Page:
a) Hungary / b) Constitutional Court / c) / d) 27-10-2003 / e) 47/2003 / f) / g) 2003/122 / h) .
Keywords of the Systematic Thesaurus:
General Principles - Certainty of the law.
General Principles - Clarity and precision of legal provisions.
Fundamental Rights - Civil and political rights - Procedural safeguards, rights of the defence and fair trial - Access to courts.
Fundamental Rights - Civil and political rights - Procedural safeguards, rights of the defence and fair trial - Independence.
Fundamental Rights - Civil and political rights - Right to private life - Protection of personal data.
Keywords of the alphabetical index:
Crime, prevention, means, permissible / Police, surveillance, released convict.
The Constitutional Court held that provisions allowing the police to monitor, for the purposes of crime prevention, convicts released after at least three years' imprisonment clearly violated the fundamental rights of convicts, especially their right to the protection of personal data and the privacy of the home.
The petitioner sought constitutional review of certain provisions of the Act XXXIV of 1994 on the Police (Police Act) concerning crime prevention on the ground that they violated the principle of legal certainty.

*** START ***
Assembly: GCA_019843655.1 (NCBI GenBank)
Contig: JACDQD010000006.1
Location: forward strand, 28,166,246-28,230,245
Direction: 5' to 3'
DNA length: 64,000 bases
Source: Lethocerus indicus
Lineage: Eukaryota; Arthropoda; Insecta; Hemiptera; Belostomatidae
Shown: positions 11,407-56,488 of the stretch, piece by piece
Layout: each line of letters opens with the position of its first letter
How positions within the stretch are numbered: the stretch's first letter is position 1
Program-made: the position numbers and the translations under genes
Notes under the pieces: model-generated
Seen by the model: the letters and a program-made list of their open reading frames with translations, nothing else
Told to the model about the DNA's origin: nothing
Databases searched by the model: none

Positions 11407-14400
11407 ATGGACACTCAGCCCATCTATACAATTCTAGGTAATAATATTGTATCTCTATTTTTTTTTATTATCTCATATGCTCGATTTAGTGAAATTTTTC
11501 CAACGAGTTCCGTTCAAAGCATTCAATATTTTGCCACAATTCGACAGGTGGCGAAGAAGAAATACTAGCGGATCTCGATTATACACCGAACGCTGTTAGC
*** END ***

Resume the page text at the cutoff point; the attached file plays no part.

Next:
The impugned provision authorises the police to monitor, for the purposes of crime prevention and under certain circumstances set out in the Act, convicts released after at least three years' imprisonment. Monitoring means, inter alia, collecting secret data without judicial authorisation, including the right to enter the home of such a person without any prior judicial authorisation.
In its decision, the Constitutional Court struck down the impugned provisions of the Police Act on the grounds that they violated the right to remedy and the right of access to court, as well as Article 50.3 of the Constitution, which guarantees the independence of judges. The Court argued that the Act failed to lay down the guiding principles for the decision-makers exercising discretionary power. Thus, the judicial proceedings were a mere formality; the decision was not, in fact, made by the judiciary.
The Constitutional Court also considered that the provisions lacked legal certainty and struck them down for that reason. The provisions in question were not clearly defined; they did not comply with the requirements concerning foreseeable legal consequences.